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Clean Power Cornell researchers get biofuel from willow

Published on August 6th, 2012 | by Tina Casey


Biofuel Does Grow on Trees, Part Deux

August 6th, 2012 by  

Cornell researchers get biofuel from willow

So what if money doesn’t grow on trees? Researchers at Cornell University have set out to prove that biofuel can grow on willow shrubs, and if their current project bears out,… well you can take that to the bank.

As a commercially viable biofuel crop, shrub willows could put more than one million acres of underused land into production in New York State alone, providing farmers with a new, low-maintenance cash crop while pumping out renewable fuel, too.

A long and winding road for shrub willow biofuel

As with all woody biofuel crops, shrub willow has been facing some stiff obstacles in terms of commercial biofuel production. The primary goal of the research team has been to develop a species of willow shrub that can produce high yields on marginal land, and that project has been going on since 1998.

That’s nothing, according to Cornell researcher Larry Smart. Cited in a recent article by writer Sarah Thompson, he mentioned that “determining the precise genetic mechanisms that produce hybrid vigor has been a scientific challenge for a century.”

Fortunately, things began to heat up earlier this year with $950,000 in new funds for the breeding program from Cornell’s Northeast Sun Grant Institute, along with installation of a new boiler to heat two buildings at the school’s campus in upstate New York. The boiler will burn shrub willow biofuel produced on the campus.

The Sun Grant Institute is partly funded by federal agencies, which came through again last month with a grant of $1.37 million to study the yield and vigor of shrub willow hybrid. That research will leverage new information from the plant’s newly mapped genome.

Shrub willow biofuel and fracking

Aside from demonstrating that shrub willow for biofuel can be a viable cash crop, the new boilers will help show farmers that shrub willow cultivation is also an economical way to produce biofuel for use on the farm.

In that regard, the shrub willow program is part of a broader effort by Cornell and New York State to develop non-fossil fuel resources within the state’s borders. As with the state’s dairy farm biogas initiatives, the goal is to enable property owners to extract more cash from their land in a sustainable way, rather than leasing land for potentially harmful uses such as fracking operations (fracking is a natural gas drilling method that involves pumping chemical brine underground).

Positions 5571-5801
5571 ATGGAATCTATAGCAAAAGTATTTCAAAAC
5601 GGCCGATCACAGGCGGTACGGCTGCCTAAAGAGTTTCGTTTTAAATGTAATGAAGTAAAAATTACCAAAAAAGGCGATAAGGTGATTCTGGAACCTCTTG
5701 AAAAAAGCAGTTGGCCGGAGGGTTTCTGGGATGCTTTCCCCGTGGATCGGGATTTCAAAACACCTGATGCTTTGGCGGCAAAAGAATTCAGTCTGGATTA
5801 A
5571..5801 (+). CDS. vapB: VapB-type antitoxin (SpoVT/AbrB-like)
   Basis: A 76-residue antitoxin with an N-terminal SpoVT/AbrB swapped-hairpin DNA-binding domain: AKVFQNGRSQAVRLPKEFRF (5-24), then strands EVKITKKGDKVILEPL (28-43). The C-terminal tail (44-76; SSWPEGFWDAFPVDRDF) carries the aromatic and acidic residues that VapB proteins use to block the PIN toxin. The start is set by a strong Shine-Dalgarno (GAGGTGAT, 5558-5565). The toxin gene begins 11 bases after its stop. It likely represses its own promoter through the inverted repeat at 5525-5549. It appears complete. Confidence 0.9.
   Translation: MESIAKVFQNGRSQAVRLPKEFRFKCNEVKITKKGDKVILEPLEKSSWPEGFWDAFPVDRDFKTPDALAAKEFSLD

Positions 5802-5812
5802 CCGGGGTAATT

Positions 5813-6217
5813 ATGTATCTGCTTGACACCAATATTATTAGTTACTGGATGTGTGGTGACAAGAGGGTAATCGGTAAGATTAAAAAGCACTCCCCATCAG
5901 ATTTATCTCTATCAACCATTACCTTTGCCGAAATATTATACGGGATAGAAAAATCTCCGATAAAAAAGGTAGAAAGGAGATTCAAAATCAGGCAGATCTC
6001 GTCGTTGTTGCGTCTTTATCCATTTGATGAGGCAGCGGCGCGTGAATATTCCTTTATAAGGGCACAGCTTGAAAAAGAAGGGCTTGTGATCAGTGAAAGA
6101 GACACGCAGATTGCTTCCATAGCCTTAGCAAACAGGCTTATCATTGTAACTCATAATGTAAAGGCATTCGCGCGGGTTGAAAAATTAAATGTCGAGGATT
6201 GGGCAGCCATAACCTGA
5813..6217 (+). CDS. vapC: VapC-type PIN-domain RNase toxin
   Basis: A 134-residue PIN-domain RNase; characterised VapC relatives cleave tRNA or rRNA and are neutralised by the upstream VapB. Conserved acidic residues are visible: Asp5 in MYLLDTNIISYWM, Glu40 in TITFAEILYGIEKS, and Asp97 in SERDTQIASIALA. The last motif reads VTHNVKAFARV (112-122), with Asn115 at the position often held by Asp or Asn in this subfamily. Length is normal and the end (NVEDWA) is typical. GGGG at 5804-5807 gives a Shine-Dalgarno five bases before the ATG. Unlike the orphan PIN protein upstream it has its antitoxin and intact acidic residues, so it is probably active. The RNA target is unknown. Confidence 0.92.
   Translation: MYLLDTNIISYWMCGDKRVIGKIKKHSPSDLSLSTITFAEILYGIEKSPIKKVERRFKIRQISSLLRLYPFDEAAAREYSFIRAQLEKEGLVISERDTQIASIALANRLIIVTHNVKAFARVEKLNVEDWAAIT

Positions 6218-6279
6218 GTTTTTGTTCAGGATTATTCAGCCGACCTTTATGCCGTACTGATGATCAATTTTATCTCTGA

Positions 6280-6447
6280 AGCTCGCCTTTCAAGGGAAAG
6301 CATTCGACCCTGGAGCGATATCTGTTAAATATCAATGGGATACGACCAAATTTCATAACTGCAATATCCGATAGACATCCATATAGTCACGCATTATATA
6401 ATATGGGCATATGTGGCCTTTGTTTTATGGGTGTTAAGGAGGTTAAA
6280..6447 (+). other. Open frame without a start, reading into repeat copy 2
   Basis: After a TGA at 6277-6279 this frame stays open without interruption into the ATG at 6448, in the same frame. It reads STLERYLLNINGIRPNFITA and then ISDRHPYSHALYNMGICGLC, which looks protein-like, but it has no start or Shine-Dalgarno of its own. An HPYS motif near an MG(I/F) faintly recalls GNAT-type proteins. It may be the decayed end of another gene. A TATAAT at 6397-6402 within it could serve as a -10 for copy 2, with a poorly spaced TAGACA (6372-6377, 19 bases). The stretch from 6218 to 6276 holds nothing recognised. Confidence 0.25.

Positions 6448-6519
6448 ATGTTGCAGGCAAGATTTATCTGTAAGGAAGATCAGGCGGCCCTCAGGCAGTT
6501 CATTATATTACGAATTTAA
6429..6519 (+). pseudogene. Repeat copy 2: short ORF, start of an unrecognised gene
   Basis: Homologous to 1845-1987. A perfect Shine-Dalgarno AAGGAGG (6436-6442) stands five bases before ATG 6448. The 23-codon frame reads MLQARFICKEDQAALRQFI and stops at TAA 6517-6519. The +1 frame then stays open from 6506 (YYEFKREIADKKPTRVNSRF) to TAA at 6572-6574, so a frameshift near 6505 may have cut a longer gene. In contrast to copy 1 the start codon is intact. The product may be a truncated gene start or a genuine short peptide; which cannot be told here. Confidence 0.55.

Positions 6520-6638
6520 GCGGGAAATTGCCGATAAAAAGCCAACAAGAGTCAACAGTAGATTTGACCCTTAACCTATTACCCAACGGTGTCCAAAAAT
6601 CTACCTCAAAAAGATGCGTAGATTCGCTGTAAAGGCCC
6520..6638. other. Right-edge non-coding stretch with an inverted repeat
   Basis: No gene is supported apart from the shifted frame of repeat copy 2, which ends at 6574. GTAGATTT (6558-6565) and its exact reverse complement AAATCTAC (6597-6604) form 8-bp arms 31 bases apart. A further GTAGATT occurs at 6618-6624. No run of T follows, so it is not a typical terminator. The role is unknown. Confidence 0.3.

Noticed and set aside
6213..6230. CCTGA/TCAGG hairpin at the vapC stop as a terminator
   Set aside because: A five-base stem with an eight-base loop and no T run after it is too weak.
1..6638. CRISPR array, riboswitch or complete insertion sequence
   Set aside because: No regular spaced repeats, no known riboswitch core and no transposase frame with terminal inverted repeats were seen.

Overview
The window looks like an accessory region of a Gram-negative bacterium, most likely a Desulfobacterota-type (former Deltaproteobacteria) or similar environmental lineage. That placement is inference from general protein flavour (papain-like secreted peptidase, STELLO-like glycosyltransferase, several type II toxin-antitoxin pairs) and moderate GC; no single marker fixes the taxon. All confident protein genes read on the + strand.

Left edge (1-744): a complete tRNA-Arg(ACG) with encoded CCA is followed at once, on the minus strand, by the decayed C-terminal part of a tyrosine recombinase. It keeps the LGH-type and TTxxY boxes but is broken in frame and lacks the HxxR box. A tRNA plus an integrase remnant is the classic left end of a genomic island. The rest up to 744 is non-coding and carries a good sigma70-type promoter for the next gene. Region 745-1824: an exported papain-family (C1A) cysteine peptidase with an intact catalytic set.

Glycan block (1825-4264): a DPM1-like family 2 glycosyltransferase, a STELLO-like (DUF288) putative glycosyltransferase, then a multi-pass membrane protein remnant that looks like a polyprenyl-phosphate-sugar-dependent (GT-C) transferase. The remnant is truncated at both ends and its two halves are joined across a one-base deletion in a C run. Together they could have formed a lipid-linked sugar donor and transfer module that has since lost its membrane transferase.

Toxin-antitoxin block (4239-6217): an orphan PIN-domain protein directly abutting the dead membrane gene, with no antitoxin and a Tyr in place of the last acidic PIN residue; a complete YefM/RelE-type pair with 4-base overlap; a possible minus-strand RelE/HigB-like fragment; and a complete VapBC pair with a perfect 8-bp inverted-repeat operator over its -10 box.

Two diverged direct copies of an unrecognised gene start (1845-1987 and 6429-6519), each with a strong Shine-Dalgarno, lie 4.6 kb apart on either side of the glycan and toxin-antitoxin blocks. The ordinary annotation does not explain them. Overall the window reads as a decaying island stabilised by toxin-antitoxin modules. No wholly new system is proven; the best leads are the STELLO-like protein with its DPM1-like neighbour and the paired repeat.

The fracking issue is a particularly urgent one for New York State, since upstate reservoirs located in rural areas provide virtually all of the drinking water for New York City, and for a number of upstate communities.

Water contamination from fracking is the main concern. The propensity of fracking to cause earthquakes is also a major concern for New York’s sprawling reservoir system, which involves enormous reservoirs and hundreds of miles of aqueducts.

Image: Some rights reserved by Magic Madzik.

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About the Author

specializes in military and corporate sustainability, advanced technology, emerging materials, biofuels, and water and wastewater issues. Tina’s articles are reposted frequently on Reuters, Scientific American, and many other sites. Views expressed are her own. Follow her on Twitter @TinaMCasey and Google+.

  • vetxcl

    Highlighted area in article: ‘Northeast Sun Grant Institute’ : clicking it produces an error message.

  • Pingback: San Diego Loves Green – Another Day, Another Attack On Navy Biofuel()

  • Energy

    Waste to Energy projects are very beneficial to create clean renewable energy. This will create thousands of new jobs and improve our economy. compoenergyinc is a start-up company and I wish them the best.

  • Willows grow like weeds all over Western Alaska. They are considered a nuisance here; they grow where man has disturbed the tundra. In some cases they’re so thick that big game can’t pass through them. Since the majority of our residents rely on this game for their food, habitat destruction by willows is a problem.

    There’s been talk about mulching them and processing them into “bricks.” There’s been talk about starting a small pellet mill. There’s been lots of talk, but nobody knows the most cost effective way to deal with them. The benefits of sustainable alternative heating fuel supplies, combined with the benefits of habitat recovery could be substantial. Perhaps the folks at Cornell have some ideas that could help.

    • Bob_Wallace

      Alaska has a lot of sunshine for a good portion of the year. A harvesting/processing system run by solar might make sense.

      I read an interesting article about a group of loggers operating solely with solar and horse power. They ran electric chain saws (charged one set of batteries and took a charged set with them to the woods each day). They dragged the trees out by horse. Doing the math, they made just as much money as the folks logging with oil.

      I’m not suggesting that horses, or animals, would be a good way to transport. But what if there were solar powered systems that could cut and chip/compact the willows in place and then transportation out could be done with a combination of solar and liquid fuel?

      Get the price right and individuals could own/run small harvesting operations and sell their product on to processors.

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